Skip to main contentCambridge University Reporter

No 6169

Monday 30 November 2009

Vol cxl No 10

pp. 293–340

Annual Report of the General Board to the Council for the academical year 2008–09

1. Introduction

1.1. The General Board present this Annual Report on their work during the academical year 2008–09.

1.2. The announcement in December 2008 of the outcome of the Research Assessment Exercise (RAE) in which 71% of the University’s submitted research was judged to be world-leading or internationally excellent, placed Cambridge at the head of the league tables into which the national media rapidly translated the results. While this was a cause of celebration across the University, the detailed feedback from the panels (of which there was much) signalled the need for review in a small number of subjects if the University’s leading position is to be maintained. Against the background of pressures on public funding, as a consequence of the recession, further enhancing our research standing and improving our success rate in winning the external funds leveraged by the HEFCE ‘R’ grant will be vitally important and a high priority for the Board in the coming years.

1.3. Turning to teaching, the Board and their Education Committee have devoted much attention to the Institute of Continuing Education (ICE) including undertaking a strategic review and a major exercise to convert local awards to University awards within a revised quality assurance framework.

2. Internal and national arrangements for quality assurance and enhancement

2.1. Following the Quality Assurance Agency (QAA) Institutional Audit of the University’s educational provision in 2008 work has continued, through the Education Committee, to consider the Audit’s recommendations. Faculty and Departmental annual quality statements have been replaced by a ‘quality update’, from 2008–09, in response to the QAA’s observation that quality statements were not sufficiently evaluative as a form of annual monitoring. The new process will also enable the Education Committee better to maintain oversight of current topics of interest, and to identify and consider issues which would benefit from a University-wide response in time for the following academical year.

2.2. In the light of another of the Audit’s recommendations, the Education Committee developed a framework for conversion of the certificates and diplomas offered by ICE (and awarded to non-members of the University) into University awards, which was approved by the Regent House in February (Reporter, 2008–09, p. 476). The arrangements also encompass qualifications offered by other institutions, including the Language Centre, the Faculty of Education, the Cambridge Programme for Sustainability Leadership (see 2.4), and the Faculty of Divinity. The Education Committee undertook an exhaustive review of local quality assurance procedures to bring them into line with those for other University awards. The revised framework includes an expectation that all courses are endorsed by the relevant Faculty Board or, for postgraduate provision, Degree Committee. The Board regard this as an important step towards the better integration of ICE’s work within the wider University (as proposed following their Strategic Review of ICE (see 2.4)). The Board have approved 39 diplomas and certificates to be offered with effect from September 2009, and further proposals will be considered during the course of 2009–10.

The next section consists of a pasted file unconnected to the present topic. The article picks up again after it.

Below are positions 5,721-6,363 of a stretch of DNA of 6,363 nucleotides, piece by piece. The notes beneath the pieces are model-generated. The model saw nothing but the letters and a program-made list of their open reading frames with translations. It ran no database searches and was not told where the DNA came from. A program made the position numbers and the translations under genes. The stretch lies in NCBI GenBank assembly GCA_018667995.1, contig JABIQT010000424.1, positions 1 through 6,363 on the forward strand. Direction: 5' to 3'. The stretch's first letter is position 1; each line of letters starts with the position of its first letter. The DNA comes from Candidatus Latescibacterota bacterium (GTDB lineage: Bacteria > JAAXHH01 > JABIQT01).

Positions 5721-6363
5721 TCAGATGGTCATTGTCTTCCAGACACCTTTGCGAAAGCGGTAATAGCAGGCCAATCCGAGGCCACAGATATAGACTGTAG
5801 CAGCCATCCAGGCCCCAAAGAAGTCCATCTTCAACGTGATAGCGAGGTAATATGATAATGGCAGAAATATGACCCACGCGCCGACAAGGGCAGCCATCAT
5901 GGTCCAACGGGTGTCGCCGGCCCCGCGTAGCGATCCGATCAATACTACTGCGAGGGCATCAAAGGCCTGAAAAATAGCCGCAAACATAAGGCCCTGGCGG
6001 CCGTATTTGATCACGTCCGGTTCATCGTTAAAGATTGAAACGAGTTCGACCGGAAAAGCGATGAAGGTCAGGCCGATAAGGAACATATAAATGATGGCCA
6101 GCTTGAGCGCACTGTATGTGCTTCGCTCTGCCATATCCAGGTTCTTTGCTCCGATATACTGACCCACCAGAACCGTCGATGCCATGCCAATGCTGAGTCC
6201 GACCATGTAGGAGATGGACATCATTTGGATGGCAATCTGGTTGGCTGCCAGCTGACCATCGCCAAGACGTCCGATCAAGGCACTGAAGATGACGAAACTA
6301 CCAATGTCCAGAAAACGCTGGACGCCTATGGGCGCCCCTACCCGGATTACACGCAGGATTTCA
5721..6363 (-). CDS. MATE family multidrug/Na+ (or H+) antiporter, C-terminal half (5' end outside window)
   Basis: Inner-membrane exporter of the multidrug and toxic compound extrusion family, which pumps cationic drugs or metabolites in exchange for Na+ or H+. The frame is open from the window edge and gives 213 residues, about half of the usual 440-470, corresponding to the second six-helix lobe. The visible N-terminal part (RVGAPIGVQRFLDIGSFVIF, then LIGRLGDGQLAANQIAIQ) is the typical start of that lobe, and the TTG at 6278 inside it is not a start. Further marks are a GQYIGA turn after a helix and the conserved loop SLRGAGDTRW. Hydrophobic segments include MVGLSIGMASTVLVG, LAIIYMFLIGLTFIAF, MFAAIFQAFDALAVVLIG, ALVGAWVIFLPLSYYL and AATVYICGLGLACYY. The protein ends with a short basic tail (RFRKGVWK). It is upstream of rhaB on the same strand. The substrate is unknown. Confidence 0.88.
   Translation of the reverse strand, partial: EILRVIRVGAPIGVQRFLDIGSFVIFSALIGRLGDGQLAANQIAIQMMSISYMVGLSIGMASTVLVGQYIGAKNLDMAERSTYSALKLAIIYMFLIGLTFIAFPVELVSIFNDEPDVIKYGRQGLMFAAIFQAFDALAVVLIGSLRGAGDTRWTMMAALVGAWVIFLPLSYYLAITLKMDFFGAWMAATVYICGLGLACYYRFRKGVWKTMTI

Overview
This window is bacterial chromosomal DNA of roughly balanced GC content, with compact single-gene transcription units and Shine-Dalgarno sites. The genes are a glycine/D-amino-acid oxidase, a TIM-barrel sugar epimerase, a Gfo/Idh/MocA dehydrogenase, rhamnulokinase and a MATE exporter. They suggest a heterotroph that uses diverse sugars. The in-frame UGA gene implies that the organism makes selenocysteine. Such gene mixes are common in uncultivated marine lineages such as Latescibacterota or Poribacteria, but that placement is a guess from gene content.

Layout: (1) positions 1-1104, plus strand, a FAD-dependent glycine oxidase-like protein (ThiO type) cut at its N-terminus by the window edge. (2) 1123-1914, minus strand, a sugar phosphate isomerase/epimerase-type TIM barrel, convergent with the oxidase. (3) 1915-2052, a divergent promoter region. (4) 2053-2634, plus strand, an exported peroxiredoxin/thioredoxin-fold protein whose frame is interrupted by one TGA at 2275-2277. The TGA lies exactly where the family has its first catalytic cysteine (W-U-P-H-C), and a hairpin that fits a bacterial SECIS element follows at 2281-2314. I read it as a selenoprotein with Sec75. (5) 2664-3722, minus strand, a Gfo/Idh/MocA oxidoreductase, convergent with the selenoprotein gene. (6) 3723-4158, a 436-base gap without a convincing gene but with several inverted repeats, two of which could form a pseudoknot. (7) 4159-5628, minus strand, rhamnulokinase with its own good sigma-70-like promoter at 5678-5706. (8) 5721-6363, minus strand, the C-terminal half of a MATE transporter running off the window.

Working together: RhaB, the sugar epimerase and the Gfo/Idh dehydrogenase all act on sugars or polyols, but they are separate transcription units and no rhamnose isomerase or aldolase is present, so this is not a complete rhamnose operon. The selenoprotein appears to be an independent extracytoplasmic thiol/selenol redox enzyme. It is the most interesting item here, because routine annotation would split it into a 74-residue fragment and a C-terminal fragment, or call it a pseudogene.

2.3. The following institutions were the subject of the Board’s Learning and Teaching reviews: the Institute of Astronomy; the Computer Laboratory; the Departments of Engineering, Land Economy, and Plant Sciences; the Centre of Latin-American Studies; the Faculty of Modern and Medieval Languages; and the Research Centre for English and Applied Linguistics. Reports of the reviews of the following institutions were considered during the year and recommendations arising from them taken forward: the Departments of Architecture, Engineering, History of Art, and Physiology, Development, and Neuroscience; the Faculties of Archaeology and Anthropology, Classics, and Economics, and Judge Business School. The Centre for Research in the Arts, Social Sciences, and Humanities was also subject to a review which led to the renewal of its core funding and its incorporation within the School of Arts and Humanities.

2.4. The Board approved the report of a Strategic Review of ICE (Reporter, 2008–09, p. 812) and will be implementing the main recommendations of that review in cooperation with the incoming Director of the Institute and its new Strategic Committee. The Board agreed to retitle the Cambridge Programme for Industry (CPI), as the University of Cambridge Programme for Sustainability Leadership (CPSL).

2.5. A number of the University’s teaching programmes are subject to scrutiny by professional, statutory, and regulatory bodies. During the year the Board were pleased to note the positive reports on aspects of the University’s provision from: the Royal College of Veterinary Surgeons, the British Psychological Society, the Association of Masters of Business Administration, and the Office for Standards in Education.

3. Degrees, courses, and examinations

3.1. A consultative Report of the Board and the Council proposing that the award of the B.A. Honours Degree should require candidates to have passed a Part II examination was published (Reporter, 2008–09, p. 647). This proposal was endorsed by the QAA as necessary to ensure that the Cambridge B.A. is consistent with the national Qualifications Framework for Higher Education. A Report proposing the necessary legislative changes (Reporter, 2008–09, p. 1010) will be discussed early in the Michaelmas Term 2009.